What is ‘know your transaction’ for blockchain? A guide for payment teams
In this guide, Markus Kemptner, BVNK's Head of Anti-Financial Crime Architecture and Intelligence discusses the power of blockchain transaction monitoring in the fight against financial crime.
As a payment professional looking to harness distributed ledger technology (DLT), you’ll need to make sure that you and your partners have the right systems and controls in place to mitigate risks and meet financial crime compliance requirements.
Like all payment rails, digital asset payment rails can be used to move illicit funds. In 2022, illicit addresses sent nearly $23.8 billion worth of cryptocurrency according to Chainalysis, with just under half going to mainstream centralised exchanges. Though Chainalysis data suggests illicit activity makes up less than 1% of total on-chain activity.
Distributed ledger technology also brings new opportunities to tackle money laundering. Blockchain ledgers are transparent, giving us powerful new ways to continuously monitor transactions, track the flow of funds, and detect and prevent illicit activity.
What is ‘know your transaction’ on the blockchain?
Know your transaction (KYT) is a programme of monitoring online transaction data in order to detect and prevent financial crimes such as money laundering and terrorist financing.
KYT is a key component of a broader ‘know your customer’ (KYC) programme, which includes verifying a customer’s identity and carrying out due diligence at the start and throughout the customer lifecycle.
While KYT can also apply to fiat payments, it has come to prominence with the rise of distributed ledger technology. The transparent, auditable and permanent nature of blockchains means you can follow the flow of funds in a transaction from originator to beneficiary, as well as the entire history of those funds.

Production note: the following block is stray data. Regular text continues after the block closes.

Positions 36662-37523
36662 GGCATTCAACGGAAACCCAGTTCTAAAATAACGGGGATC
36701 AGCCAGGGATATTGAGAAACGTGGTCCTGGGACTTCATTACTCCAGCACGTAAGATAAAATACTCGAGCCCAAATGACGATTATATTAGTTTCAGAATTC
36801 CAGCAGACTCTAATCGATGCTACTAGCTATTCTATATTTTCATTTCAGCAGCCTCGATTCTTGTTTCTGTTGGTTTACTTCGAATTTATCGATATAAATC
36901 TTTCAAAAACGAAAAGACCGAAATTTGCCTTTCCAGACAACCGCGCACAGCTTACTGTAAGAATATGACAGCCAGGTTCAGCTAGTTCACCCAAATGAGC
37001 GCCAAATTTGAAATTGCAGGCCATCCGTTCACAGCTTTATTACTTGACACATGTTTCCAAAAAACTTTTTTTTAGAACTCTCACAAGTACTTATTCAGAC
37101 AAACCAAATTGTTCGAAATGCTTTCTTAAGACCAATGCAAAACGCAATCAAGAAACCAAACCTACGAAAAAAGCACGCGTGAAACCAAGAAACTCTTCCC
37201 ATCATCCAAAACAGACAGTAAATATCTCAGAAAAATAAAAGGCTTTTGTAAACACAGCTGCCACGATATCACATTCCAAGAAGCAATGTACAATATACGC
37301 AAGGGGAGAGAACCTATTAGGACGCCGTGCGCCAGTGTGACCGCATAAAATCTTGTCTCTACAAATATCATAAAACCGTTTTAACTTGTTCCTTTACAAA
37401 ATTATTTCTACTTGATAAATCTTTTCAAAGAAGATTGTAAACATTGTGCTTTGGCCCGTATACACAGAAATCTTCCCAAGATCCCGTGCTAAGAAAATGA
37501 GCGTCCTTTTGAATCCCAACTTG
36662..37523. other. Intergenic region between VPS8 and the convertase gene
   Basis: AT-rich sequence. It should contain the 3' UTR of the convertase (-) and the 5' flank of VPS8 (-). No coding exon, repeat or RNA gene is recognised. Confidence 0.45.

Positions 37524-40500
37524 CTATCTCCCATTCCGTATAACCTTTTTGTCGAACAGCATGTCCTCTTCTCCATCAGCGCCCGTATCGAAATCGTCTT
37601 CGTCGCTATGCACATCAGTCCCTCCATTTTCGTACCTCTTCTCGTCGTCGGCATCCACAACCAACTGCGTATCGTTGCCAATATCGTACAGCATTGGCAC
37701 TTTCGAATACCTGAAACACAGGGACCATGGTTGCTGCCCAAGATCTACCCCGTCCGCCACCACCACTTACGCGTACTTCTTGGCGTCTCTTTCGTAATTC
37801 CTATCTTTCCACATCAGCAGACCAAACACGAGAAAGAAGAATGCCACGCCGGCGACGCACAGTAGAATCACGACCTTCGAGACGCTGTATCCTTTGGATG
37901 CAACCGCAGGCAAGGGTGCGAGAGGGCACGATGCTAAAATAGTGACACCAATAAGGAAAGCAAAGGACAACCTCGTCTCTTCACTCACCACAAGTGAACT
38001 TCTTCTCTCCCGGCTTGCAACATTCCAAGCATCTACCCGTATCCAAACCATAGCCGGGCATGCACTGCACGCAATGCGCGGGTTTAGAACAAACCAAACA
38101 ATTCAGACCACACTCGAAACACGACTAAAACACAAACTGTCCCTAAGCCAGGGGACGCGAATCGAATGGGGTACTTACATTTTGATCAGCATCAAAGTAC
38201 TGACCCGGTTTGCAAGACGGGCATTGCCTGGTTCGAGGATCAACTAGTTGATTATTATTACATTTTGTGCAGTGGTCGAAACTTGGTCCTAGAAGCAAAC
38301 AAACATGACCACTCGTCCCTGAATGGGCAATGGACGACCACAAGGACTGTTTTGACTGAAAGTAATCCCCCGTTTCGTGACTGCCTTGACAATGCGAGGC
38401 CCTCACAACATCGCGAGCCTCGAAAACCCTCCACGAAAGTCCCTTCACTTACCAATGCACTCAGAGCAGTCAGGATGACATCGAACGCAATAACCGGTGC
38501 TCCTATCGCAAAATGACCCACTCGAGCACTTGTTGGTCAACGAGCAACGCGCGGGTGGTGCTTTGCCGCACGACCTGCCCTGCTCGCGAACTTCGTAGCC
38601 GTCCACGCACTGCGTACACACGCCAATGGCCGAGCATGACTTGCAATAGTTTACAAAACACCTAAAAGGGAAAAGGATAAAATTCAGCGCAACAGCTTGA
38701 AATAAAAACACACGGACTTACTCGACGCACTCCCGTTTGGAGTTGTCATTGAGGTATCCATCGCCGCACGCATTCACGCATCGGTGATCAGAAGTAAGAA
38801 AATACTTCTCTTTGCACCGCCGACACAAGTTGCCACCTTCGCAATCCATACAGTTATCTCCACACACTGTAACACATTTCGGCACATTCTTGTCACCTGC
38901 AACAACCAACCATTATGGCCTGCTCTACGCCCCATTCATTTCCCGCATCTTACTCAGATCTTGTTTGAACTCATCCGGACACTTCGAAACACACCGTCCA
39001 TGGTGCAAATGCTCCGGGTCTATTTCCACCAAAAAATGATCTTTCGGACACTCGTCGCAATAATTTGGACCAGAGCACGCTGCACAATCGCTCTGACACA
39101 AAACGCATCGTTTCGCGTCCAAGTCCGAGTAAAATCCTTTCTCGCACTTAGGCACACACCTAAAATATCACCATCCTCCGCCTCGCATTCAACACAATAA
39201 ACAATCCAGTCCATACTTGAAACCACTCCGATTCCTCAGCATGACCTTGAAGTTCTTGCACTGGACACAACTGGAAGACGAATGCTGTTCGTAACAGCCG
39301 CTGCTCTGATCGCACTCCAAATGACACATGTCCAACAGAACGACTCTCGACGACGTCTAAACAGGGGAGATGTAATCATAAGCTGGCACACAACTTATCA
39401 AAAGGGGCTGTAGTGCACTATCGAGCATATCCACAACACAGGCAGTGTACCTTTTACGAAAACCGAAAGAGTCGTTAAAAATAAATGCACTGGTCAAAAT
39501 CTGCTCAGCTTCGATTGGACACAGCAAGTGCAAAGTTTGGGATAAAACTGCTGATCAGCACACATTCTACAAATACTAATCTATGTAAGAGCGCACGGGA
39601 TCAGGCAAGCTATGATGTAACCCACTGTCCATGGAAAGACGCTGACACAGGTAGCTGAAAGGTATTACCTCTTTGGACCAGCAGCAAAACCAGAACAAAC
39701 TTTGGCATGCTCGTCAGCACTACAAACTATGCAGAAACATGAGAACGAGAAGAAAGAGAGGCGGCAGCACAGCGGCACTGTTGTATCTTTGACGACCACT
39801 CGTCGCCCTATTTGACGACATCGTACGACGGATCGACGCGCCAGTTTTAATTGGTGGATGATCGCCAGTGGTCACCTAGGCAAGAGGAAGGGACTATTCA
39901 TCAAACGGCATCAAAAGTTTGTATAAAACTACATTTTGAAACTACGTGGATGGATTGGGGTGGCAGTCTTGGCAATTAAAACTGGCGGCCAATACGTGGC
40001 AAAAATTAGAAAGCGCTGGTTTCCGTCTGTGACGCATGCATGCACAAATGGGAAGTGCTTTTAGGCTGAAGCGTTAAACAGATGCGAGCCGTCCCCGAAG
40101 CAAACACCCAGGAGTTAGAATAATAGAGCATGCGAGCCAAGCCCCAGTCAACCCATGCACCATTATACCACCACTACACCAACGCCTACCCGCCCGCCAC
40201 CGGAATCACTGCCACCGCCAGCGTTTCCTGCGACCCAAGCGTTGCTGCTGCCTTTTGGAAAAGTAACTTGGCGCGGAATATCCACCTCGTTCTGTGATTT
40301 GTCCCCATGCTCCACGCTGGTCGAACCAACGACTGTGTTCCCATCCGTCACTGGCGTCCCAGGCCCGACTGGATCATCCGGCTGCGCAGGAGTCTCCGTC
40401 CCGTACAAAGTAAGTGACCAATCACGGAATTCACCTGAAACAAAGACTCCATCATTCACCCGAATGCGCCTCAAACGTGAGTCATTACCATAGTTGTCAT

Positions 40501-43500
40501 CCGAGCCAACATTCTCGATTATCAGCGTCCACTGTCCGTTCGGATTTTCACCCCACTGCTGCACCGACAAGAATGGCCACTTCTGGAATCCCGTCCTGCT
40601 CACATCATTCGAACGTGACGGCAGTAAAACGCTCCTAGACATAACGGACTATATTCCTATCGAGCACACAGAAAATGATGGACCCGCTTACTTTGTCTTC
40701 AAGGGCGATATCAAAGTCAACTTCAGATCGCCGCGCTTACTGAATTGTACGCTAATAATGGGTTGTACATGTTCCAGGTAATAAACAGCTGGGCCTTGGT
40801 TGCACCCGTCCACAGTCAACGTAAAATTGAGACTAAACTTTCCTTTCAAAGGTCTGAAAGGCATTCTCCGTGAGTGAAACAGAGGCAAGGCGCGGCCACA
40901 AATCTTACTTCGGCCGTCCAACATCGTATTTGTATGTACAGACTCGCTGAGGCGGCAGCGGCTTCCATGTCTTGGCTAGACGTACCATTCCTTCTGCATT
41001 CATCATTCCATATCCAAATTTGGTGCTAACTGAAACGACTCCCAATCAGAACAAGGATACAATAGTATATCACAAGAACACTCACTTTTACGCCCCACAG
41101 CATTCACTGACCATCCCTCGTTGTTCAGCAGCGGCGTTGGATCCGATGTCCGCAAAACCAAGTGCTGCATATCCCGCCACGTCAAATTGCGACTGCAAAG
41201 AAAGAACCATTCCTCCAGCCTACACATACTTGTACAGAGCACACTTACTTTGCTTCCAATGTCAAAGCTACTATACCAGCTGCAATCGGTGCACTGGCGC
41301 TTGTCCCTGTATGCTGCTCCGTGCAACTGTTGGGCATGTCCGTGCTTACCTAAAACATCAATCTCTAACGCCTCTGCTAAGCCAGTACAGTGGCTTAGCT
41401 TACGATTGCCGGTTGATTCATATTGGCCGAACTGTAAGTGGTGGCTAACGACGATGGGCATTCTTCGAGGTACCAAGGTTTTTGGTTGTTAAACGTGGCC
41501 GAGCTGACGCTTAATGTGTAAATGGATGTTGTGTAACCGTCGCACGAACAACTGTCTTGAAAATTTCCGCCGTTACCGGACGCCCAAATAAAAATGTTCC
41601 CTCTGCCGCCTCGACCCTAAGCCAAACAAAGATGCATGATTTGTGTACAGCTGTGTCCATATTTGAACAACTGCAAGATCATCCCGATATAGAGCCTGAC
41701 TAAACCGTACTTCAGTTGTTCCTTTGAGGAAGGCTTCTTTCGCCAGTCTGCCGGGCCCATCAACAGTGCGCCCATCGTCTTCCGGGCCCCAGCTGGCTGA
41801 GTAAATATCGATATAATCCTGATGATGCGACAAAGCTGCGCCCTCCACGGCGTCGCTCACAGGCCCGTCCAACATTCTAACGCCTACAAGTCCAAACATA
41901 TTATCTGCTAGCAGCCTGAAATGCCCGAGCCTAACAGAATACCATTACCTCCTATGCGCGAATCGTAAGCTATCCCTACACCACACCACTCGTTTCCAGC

KYT on the blockchain can also help to tackle some of the challenges that businesses face with KYC. We’ve seen issues with identification over the decades, from stolen and fake identities to more recent challenges with AI images, video and speech. In this context, customer verification, while important, is alone not enough to prevent financial crimes.
The financial sector has had to adapt their controls, and put a stronger focus on transaction history and transaction behaviour. Here the blockchain can give us incredible insights and opportunities, in comparison to traditional payment rails.
What are blockchain analytics?
Blockchain analytics tools are commonly used by financial services providers, regulators and financial intelligence units (FIUs). They’re designed to automatically flag risks and risk exposure. They allow you to monitor transactions and detect addresses related to categories such as high-risk exchanges, gambling, sanctions or dark web markets – and not just in the transaction your business is exposed to, but several transactions backwards or forwards.
Here's an example of how it works:
- the Office of Foreign Assets Control (OFAC) adds a digital currency address to its list of Specially Designated Nationals And Blocked Persons (SDN)